Station Name: LEDSHAM

[Source: Paul Wright]

Date opened: 23.9.1840
Location: The A550 has been realigned across the north side of the station site. The station was on the north side of Ledsham Road (B5463)
Company on opening: Chester and Birkenhead Railway
Date closed to passengers: 20.7.1959
Date closed completely: 20.7.1959
Company on closing: British Railways (London Midland Region).
Present state: Demolished but glazed brickwork from the covered footbridge can be seen on the railway side of the road overbridge. The very degraded remains of the island platform can be seen between the present line and the now lifted slow lines.
County: Cheshire
OS Grid Ref: SJ356765
Date of visit: 10.5.2009

Notes: Ledsham Station was one of the original stations of the Chester and Birkenhead Railway company's, Birkenhead to Chester line which opened on the 23rd September 1840.

At the time of opening the Birkenhead to Chester railway was a single track line so Ledsham would have been provided with only one platform. The station was in a cutting adjacent to an overbridge that carried the A550 over the line. Trains serving the station would have originally run between Birkenhead and Chester and points to the south of Chester. Initially, a local cottage was used as the station building.

On the 22nd July 1847 the line became part of the Birkenhead, Lancashire and Cheshire Junction Railway and shortly afterwards the new company doubled the track between Birkenhead and Chester. It is likely that at this time Ledsham would have gained an extra platform. In 1859 the owning company changed their name to the Birkenhead Railway but by November 1860 the company was taken over by the GWR and LNWR who operated the line as joint concern

Between 1900 and 1905 the line through the Ledsham station was quadrupled. This required Ledsham Station to be substantially rebuilt. In its final form it was provided with four platform faces two of which formed an island platform. A brick built, mock tudor style, building was situated at street level on the A550 on the east side of the line. It connected with the platforms by means of a covered footbridge which had steps leading down to the platforms.

Train services were mostly local but longer distance services could be accommodated by the stations lengthy platforms. A steady stream of express passenger services, including the GWR’s Birkenhead Woodside to London Paddington service, passed through the station as did a wide variety of goods services running to the Birkenhead Docks.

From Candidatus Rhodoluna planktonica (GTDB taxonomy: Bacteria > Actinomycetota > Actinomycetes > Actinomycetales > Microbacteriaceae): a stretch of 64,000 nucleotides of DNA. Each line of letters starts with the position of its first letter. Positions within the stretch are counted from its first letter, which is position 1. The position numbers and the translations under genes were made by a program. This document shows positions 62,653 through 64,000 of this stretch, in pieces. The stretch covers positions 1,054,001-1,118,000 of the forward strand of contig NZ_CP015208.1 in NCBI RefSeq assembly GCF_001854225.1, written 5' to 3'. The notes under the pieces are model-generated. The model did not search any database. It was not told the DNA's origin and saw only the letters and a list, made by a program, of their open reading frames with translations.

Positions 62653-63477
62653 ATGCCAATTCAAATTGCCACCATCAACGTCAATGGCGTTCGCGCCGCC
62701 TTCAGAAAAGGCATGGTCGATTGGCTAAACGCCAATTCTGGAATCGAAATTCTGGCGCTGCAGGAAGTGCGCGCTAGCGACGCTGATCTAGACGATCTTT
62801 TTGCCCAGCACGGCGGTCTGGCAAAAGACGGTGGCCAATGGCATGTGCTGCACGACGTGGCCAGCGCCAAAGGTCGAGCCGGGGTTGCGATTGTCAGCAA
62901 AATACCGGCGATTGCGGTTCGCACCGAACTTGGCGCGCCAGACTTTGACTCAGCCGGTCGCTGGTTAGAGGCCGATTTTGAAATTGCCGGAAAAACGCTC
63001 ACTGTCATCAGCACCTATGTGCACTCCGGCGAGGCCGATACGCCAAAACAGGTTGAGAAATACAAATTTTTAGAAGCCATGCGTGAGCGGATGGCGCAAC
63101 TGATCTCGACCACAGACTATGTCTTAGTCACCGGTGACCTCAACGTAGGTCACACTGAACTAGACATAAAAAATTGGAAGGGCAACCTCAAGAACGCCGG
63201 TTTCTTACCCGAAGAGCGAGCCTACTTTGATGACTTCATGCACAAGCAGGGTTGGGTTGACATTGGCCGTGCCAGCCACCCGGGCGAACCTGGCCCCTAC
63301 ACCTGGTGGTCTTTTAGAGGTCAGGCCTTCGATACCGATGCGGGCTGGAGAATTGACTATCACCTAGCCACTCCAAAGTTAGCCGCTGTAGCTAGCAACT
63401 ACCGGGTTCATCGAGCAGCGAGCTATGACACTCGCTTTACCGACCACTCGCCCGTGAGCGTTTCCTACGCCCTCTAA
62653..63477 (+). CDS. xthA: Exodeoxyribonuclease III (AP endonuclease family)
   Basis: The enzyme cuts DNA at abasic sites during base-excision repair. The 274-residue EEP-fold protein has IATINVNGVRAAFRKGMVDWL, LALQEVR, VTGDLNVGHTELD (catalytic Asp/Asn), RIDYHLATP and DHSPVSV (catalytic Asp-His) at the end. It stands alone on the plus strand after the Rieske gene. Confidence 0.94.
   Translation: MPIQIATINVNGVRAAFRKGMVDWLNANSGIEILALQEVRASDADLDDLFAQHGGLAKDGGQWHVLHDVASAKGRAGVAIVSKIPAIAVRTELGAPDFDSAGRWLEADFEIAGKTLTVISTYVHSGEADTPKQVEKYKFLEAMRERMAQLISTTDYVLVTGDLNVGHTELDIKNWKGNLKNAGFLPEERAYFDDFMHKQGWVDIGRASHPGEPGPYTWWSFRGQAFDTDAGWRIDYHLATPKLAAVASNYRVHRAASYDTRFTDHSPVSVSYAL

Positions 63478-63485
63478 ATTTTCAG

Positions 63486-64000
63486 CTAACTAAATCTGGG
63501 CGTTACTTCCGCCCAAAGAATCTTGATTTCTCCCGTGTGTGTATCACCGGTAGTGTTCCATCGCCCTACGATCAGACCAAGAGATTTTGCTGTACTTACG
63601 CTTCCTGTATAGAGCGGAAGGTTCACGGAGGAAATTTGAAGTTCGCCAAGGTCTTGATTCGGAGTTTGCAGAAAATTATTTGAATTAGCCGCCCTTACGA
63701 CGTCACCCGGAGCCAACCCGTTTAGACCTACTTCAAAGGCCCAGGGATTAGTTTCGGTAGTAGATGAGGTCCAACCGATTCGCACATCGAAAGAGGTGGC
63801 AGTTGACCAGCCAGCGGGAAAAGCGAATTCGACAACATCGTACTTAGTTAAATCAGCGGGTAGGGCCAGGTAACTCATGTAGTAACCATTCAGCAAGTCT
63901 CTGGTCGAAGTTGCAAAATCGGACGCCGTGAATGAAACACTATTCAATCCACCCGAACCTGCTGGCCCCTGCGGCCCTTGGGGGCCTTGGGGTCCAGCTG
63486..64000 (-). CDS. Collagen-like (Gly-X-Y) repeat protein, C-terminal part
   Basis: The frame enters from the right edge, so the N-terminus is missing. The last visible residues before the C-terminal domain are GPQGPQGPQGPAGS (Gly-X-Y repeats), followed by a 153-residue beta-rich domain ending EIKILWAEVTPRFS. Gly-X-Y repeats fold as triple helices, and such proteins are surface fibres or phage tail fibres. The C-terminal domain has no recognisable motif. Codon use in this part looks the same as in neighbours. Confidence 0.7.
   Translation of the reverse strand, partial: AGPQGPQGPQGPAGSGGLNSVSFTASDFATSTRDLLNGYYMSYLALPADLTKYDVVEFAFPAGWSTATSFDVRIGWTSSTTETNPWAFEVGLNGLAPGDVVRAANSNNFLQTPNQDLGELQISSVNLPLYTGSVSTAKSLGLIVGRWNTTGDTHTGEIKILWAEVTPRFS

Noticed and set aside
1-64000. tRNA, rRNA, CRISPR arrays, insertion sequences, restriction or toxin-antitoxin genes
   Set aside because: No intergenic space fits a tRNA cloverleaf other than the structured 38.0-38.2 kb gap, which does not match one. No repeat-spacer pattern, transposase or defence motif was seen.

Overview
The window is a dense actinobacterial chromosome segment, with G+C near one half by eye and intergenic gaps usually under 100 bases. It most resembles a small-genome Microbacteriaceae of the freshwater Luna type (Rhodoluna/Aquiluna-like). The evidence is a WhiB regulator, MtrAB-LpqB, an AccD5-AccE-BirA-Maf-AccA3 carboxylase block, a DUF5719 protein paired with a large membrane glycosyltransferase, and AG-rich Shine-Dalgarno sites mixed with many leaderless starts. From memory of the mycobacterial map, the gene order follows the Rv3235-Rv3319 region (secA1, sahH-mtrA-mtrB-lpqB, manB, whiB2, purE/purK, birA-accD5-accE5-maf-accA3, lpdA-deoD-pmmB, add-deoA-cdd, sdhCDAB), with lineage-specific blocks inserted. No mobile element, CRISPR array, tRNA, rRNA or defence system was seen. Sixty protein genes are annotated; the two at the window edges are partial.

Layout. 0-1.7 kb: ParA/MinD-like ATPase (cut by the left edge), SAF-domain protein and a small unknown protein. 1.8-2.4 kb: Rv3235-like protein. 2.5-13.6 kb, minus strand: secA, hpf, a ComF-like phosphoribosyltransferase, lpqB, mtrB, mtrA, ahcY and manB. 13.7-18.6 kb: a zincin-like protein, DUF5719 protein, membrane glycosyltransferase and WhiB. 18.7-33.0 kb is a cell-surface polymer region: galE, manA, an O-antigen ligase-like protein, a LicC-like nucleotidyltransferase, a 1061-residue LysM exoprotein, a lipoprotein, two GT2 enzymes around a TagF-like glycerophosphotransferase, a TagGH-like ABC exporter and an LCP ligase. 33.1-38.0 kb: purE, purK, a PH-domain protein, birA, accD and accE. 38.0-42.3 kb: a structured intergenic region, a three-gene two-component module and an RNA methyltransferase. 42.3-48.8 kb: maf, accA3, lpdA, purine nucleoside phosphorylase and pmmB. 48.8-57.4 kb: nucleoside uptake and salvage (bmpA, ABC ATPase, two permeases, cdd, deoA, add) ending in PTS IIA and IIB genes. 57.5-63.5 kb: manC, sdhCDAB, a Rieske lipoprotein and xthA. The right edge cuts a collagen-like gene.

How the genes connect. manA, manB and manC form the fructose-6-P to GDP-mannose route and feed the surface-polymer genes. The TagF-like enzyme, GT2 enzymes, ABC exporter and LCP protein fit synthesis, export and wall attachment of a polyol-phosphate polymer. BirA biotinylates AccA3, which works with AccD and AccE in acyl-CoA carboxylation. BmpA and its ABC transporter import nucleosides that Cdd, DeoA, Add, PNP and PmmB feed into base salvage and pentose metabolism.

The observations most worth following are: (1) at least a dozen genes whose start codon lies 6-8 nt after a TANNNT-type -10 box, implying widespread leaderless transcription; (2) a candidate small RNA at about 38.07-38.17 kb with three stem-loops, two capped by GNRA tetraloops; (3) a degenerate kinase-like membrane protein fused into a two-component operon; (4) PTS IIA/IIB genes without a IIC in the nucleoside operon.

At the grouping in 1923 the line became a GWR/LMS joint line and in 1948 it became part of British Railways London Midland Region. Queen Elizabeth II and the Duke of Edinburgh used Ledsham Station during a royal visit to Ellesmere Port in 1957.

As Ledsham Station was in a fairly remote location it suffered from a decline in passenger numbers during the second half of the 20th century. It closed to passengers on the 20th July 1959. The roadside station building was demolished some years later but the platforms remained in situ until the 1990s when the A550 was straightened out at this location and its new alignment passed straight through the site of Ledsham's platforms on a new road overbridge. As the line had been reduced back to two tracks in 1969 the new road bridge did not need to be as wide as its predecessor. The line through Ledsham Station was electrified as part of an extension of the Merseyrail Wirral Line from Hooton to Chester in 1993.  

Tickets from Michael Stewart

To see other closed stations on the Birkenhead Woodside to Chester line click on the station name: Birkenhead Woodside, Birkenhead Monks Ferry, Birkenhead Town, Tranmere, Rock Lane, Mollington & Upton-by-Chester

Ledsham Station entrance (left) and Station Hotel before June 1907
Copyright photo from John Alsop Collection

1830s tithe map showing Ledsham Station before the railway had been built

1910 6" OS map

Ledsham Station looking south in January 1957
Photo from John Mann collection

Looking north at Ledsham station in 1959 as a mixed goods service heads south on the up slow line.
Photo by I Vaughan

Ledsham Station looking north from a passing train in July 1985
Photo by Alan Young

Looking south at the site of Ledsham station seen from the new A550 alignment in May 2009. The degraded remains of the island platform can be seen to the right of the present day lines. The railway was quadrupled at this point after 1905. The Archway of the bridge over the former slow lines can be seen through the vegetation that now occupies the track bed. Also of interest is the glazed brickwork that was once part of the covered footbridge that linked the platforms to the booking office. The booking office would have been located to the left of the picture at street level.
Photo by Paul Wright

May 2009

Click on thumbnail to enlarge




[Source: Paul Wright]

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